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London saxophonist Denys Baptiste made a huge splash in the U.K. when his debut 1999 CD Be Where You Are was shortlisted as a prestigious Mercury Prize Album of the Year. Jazz fans were perhaps less surprised, as Baptiste had apprenticed for years on record and in concert with the likes of tenor player Courtney Pine and bassist/Dune Records patriarch Gary Crosby's Nu Troop. I spoke with Baptiste in London about his musicial career, his associates on the British Dune label, and especially Let Freedom Ring!, his breathtaking large-ensemble tribute to Dr. Martin Luther King's "I Have a Dream speech. This CDBaptiste's thirdwas recorded in 2003 and has only recently been released in the United States.AAJ: Let Freedom Ring!
AAJ: It's time to discuss what I am going to call your first masterpiece: your third album Let Freedom Ring!. I know this was a commissioned piece; tell me of its origins.
DB: It was supposed to be my second album, actually. The idea and the concept of writing that piece were going to be the second record. But logistically, I just couldn't find the time to sit down and write that. Secondly, it was just going to be too expensive to tour, so it was really a matter of finding the right circumstances and the right time of doing it. Then an organization called the Jerwood Foundation came to our rescue through a friend of ours, Tony Dudley-Evans, who runs a jazz festival in Cheltenham in England. Tony spoke with them and they said, "yeah, we'd love to commision you to do this for the Cheltenham Jazz Festival. That allowed me to basically stop working for a few months and just sit down and really try to work at how I was going to put that piece of music together. The real originswhere I first came up with the ideawas I'd heard the [Dr. Martin Luther King 1963 "I Have a Dream ] speech probably about fifteen years ago ... And I wanted to do something which reflected, I suppose, the rich history of the music and its involvement within society: not just as music that you enjoyed to listen to and just wanted to dance to, but as a function of its informing people and having some link with what was happening in society at any particular time. Taking Dr. King's speech"I Have a Dream I suddenly thought to myself, "well, okay, here's the words, here's what it's about. I wonder what would happen if we took those words and inserted them the twenty-first century. How much has changed; how much progress have we made in the forty years since Dr. King made that speech? And when I analyzed it, and I suppose when many other people do the sameunfortunately there're too many things that haven't changed. And that made me want to write a piece of music that was representing those ideas. That was really the basis of it and it just really required the right time to actually sit down and do it.
consists of four formal parts and within those parts are different sections with different time signatures, melodies, styles. When it came down to composing the piece musically, what did you begin with? What's the seed musically of this piece?DB:
The seed is the speech itself. I spent something like a week just listening to the speech, over and over again. And I decided that I couldn't just call the piece "I Have a Dream and write a melody and go, yeah, that's "I Have a Dream. Because it didn't seem to bear any relationship to the speech. So I decided to transcribe the speech and actually work out the rhythmic patterns of what Dr. King was saying; then maybe it might retain some of, if you like, the magic of what he said. Because in the way that he actually delivers the speechthere's such power and such passion in it that the only way I could think of to present it without using the words themselves was take out elements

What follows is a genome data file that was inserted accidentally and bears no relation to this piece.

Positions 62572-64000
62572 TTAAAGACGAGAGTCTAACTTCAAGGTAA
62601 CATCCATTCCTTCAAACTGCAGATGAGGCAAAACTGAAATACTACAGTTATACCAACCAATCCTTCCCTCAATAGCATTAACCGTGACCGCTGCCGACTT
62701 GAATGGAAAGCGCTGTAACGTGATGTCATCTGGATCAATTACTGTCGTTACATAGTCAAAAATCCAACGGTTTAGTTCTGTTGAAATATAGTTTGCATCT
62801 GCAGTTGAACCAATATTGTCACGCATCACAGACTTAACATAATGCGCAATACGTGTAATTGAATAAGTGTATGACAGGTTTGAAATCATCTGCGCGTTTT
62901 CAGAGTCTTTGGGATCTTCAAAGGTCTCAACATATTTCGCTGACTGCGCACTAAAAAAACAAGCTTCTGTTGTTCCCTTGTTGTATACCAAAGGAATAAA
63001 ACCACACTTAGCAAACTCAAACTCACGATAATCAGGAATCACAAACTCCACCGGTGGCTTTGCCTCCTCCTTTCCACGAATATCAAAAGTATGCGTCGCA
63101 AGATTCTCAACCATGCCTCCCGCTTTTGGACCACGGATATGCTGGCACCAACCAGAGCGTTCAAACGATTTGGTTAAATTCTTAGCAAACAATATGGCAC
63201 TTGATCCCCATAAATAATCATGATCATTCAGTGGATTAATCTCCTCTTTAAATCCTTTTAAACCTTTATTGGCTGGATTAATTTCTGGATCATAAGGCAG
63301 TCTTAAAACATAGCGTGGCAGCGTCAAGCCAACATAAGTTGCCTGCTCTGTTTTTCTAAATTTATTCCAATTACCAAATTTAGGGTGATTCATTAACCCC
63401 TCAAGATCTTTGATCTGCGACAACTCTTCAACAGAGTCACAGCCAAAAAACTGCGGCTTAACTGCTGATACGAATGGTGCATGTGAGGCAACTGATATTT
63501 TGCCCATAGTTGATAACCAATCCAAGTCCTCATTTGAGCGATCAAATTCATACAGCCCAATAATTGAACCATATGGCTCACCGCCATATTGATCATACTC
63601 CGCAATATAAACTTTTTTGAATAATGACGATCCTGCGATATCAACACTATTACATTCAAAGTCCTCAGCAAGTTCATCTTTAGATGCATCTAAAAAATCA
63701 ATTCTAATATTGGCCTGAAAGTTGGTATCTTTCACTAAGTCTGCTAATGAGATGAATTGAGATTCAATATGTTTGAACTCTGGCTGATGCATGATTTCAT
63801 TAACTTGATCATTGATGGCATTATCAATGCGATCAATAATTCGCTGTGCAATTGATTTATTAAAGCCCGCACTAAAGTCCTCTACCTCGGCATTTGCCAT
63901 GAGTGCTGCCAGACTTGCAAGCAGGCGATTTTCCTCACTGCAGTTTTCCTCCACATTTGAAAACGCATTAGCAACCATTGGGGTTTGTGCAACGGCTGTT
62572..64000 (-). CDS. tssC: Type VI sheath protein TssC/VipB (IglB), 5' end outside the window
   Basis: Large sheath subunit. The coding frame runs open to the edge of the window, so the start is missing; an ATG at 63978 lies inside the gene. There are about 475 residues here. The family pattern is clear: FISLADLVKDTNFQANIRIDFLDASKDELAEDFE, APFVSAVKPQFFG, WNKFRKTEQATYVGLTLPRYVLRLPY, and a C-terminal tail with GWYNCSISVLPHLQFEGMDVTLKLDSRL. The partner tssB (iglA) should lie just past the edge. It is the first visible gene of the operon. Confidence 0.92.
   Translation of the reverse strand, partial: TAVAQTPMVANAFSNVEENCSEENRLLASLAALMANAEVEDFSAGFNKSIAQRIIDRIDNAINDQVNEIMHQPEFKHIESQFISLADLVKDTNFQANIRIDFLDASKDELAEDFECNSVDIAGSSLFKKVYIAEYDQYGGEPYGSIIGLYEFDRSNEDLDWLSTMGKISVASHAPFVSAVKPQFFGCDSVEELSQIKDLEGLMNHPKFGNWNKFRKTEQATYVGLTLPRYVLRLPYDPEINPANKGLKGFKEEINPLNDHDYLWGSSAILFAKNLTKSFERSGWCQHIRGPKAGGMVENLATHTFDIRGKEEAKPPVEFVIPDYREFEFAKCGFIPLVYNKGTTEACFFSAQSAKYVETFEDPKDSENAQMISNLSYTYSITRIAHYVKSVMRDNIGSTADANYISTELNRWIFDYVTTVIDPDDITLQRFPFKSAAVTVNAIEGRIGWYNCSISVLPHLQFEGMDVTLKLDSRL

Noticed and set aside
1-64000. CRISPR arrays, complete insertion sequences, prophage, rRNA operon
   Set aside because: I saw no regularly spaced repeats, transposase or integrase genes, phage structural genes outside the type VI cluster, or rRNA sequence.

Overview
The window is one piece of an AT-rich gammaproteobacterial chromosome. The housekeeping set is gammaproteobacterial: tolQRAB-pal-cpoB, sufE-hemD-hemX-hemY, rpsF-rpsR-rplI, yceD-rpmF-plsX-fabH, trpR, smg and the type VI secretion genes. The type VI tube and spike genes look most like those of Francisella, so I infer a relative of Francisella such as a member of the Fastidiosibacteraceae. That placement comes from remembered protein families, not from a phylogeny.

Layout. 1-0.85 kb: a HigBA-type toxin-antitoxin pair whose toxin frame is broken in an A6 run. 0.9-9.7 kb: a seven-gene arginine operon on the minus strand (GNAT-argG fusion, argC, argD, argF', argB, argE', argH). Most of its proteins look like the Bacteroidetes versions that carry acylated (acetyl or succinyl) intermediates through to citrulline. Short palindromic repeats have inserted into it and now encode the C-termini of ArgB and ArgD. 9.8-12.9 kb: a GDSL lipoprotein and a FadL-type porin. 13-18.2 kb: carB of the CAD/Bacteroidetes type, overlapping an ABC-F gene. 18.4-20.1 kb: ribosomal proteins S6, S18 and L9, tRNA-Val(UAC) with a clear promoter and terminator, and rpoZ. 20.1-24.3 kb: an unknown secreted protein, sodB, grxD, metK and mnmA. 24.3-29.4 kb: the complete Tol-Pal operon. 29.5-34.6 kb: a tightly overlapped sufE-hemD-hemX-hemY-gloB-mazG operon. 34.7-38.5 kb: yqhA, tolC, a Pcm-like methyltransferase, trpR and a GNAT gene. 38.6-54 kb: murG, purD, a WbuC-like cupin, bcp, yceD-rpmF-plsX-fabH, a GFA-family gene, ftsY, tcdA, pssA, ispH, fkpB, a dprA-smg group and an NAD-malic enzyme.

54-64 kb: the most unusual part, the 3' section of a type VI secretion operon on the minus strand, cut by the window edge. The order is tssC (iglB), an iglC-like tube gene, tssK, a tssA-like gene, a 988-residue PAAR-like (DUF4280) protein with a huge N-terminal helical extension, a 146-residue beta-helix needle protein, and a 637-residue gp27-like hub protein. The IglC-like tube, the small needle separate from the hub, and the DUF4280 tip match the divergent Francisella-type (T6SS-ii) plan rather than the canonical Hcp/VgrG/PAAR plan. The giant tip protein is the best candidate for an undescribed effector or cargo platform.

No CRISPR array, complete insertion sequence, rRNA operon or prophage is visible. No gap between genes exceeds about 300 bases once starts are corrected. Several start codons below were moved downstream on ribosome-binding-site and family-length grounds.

. And the rhythmic elements in the way that he delivered it seemed to be the best place to start.AAJ:
The cadences and crescendos.DB:
Absolutely. What I discovered, in listening to it, was an awful lot of melody
in the way that he says it. The whole tradition, that Southern Baptist traditionit's not just about speaking. There's blues in there, there's an awful lot of melodic ideas that, I suppose, inspire people in the congregation in all these churches; they have it here [in England] as well. It goes between speech and singing quite easily. A lot of melody. So finding those little elements [in the speech] where the melody was very, very obvious: that's where I started putting the puzzle together of how I was going to begin. That was the beginning of the structure of it.AAJ:
On the finished Let Freedom Ring!
CD, Nigerian author Ben Okri contributes readings from his long poem Mental Fight
. How did his participation in the project come about?DB:
At the time, I realized that to do the speechDr. King's speechand to represent that period of forty years ago, I needed something to represent the now
for people to understand what I was trying to say. Sometimes music can be a little abstract if you don't have some kind of explanation of what the music is trying to say. I'd been aware of Ben Okri's work for a number of years; I'd read a few of his books. I hadn't actually read Mental Fight
, but it was brought to my attention that he might be available to be able to do it. So through a friend of ours I contacted him, and waited patiently [laughing] for a couple of weeks before he agreed that he would do it. I was very pleased and surprised that he said he wanted to be involved in the project. As time went on, he suggested these passages from the poem Mental Fight: an Anti-Spell for the 21st Century
and they seemed to fit really well with the four different sections that I'd written. So just found a way to slot those things together to say what I wanted to say.